A look at the legal career and trial that led to judge Robin Camp controversy
CALGARY – An inquiry committee of the Canadian Judicial Council has recommended federal Justice Robin Camp lose his job for asking a sexual assault complainant in a 2014 trial why she couldn’t keep her knees closed. The accused, Alexander Wagar, was acquitted by Camp, who was a provincial court judge at the time, but that decision was overturned.
Here is a look at some of the information the court heard at Wagar’s retrial in November:
— Wagar and the complainant, who can’t be named under a publication ban, were at a house party in Calgary on Dec. 14, 2011. The woman, who is now 24, told court she had been living in homeless shelters and had alcohol and drug addictions.
— She said Wagar had been “flirty” and was making it clear he wanted to have sex with her. “He was telling me I was skinny and pretty and had a nice body,” she testified.
— Later, when she was in the bathroom, Wagar came in, locked the door and ripped her clothes off, she said. “He was starting to hurt me. I told him to stop,” she testified. “I was scared. I was very drunk.”
— The sexual assault lasted 15 to 20 minutes, she said.
— Wagar testified that the sex was consensual. He said the two had been smoking pot in the bathroom before it happened and he decided to “go for it.”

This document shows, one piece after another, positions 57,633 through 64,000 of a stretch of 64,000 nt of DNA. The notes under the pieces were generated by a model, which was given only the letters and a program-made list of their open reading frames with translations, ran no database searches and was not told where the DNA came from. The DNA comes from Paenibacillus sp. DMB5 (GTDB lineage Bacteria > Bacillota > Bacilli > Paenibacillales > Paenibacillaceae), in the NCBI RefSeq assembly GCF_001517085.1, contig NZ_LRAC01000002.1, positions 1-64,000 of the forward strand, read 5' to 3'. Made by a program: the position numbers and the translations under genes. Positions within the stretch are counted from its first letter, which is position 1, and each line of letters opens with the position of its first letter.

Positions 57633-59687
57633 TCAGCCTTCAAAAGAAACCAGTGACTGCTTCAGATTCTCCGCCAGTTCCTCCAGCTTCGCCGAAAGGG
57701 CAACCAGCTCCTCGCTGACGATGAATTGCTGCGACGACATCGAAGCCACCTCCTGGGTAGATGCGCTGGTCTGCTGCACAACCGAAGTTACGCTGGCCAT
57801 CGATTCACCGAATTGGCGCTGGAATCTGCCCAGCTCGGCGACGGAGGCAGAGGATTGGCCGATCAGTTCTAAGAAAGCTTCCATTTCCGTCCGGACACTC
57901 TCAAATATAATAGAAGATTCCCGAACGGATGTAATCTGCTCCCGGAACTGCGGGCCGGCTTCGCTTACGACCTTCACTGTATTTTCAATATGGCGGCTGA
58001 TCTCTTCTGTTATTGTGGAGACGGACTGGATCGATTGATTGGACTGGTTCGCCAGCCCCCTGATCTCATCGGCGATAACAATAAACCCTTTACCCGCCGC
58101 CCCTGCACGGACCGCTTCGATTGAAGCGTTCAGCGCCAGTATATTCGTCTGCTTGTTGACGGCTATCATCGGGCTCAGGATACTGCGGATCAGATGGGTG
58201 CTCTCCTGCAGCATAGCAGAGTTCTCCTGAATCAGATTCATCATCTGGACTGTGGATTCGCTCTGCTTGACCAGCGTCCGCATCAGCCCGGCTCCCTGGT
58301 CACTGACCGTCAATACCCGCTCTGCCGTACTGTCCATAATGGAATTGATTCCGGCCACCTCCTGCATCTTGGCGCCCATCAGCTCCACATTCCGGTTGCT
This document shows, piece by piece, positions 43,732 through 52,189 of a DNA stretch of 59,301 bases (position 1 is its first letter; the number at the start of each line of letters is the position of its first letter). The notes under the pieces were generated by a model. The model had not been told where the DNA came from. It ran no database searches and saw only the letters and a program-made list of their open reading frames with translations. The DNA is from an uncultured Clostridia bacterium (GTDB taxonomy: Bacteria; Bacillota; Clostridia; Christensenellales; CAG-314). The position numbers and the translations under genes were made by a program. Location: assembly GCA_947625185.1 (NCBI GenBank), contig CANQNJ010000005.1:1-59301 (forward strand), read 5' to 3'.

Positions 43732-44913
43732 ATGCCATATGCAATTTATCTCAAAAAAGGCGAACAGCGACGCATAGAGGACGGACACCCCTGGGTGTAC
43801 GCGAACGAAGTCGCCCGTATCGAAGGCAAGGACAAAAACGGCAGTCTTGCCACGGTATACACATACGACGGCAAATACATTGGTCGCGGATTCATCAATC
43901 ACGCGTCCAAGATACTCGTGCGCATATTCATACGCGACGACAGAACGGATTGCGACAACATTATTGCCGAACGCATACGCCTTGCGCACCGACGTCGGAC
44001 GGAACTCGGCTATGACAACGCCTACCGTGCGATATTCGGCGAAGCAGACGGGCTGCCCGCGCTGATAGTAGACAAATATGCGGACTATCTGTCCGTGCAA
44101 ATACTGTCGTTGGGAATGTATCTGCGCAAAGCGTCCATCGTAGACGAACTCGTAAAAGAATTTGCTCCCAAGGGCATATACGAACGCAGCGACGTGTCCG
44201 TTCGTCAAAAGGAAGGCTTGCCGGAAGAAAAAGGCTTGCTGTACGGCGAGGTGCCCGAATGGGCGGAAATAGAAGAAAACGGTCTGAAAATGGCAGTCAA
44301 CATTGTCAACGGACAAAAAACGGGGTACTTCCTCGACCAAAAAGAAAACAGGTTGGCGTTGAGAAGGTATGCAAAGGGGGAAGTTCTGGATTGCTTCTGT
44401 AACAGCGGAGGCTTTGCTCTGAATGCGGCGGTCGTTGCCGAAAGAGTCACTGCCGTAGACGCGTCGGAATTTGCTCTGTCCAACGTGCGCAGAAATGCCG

— “She didn’t shy away from me in any shape or form,” he said. “She said she liked me.”
— Wagar testified that he would have stopped if the woman said no, but he acknowledged under cross-examination that the complainant “never said ‘yes’ directly.”
— Judge Jerry LeGrandeur said he will deliver a verdict Jan. 31.
Here are some details of Camp’s legal career:
— Camp receives a bachelor of laws degree in 1975 from Stellenbosch University in South Africa. He goes on to serve as an advocate of the Supreme Court of the Transvaal and works as a lawyer in Botswana until 1998.
— Camp successfully completes challenge exams to requalify as a lawyer in Canada in 1998. He is admitted to the Alberta bar in 1999.
— Camp practises law with the Duncan McCachen/Duncan Camp firm in Calgary until 2003.
— He moves to JSS Barristers in Calgary in 2004 and practices there until 2012, becoming a managing partner in 2008. Former Alberta premier Alison Redford’s ex-husband, Robert Hawkes, is a partner with the firm.
— Camp teaches a course at the University of Calgary’s faculty of law in 2011.
— Redford’s cabinet votes to appoint Camp a provincial court judge on March 15, 2012.
— Camp presides over a 2014 sex assault trial in which he makes the controversial comments that will eventually lead to a Canadian Judicial Council hearing into his conduct. Camp acquits the accused, but the verdict is overturned on appeal and a new trial is ordered.
— Peter MacKay, federal Conservative justice minister at the time, names Camp a Federal Court judge on June 26, 2015.
— On Sept. 9, 2016, Camp apologizes for the comments he made at the sexual assault trial. He tells a Canadian Judicial Council panel hearing that he wishes he had never said what he did. “I was not the good judge I thought I was,” he said. “I struck the wrong tone in counsel submissions. I was rude and facetious.”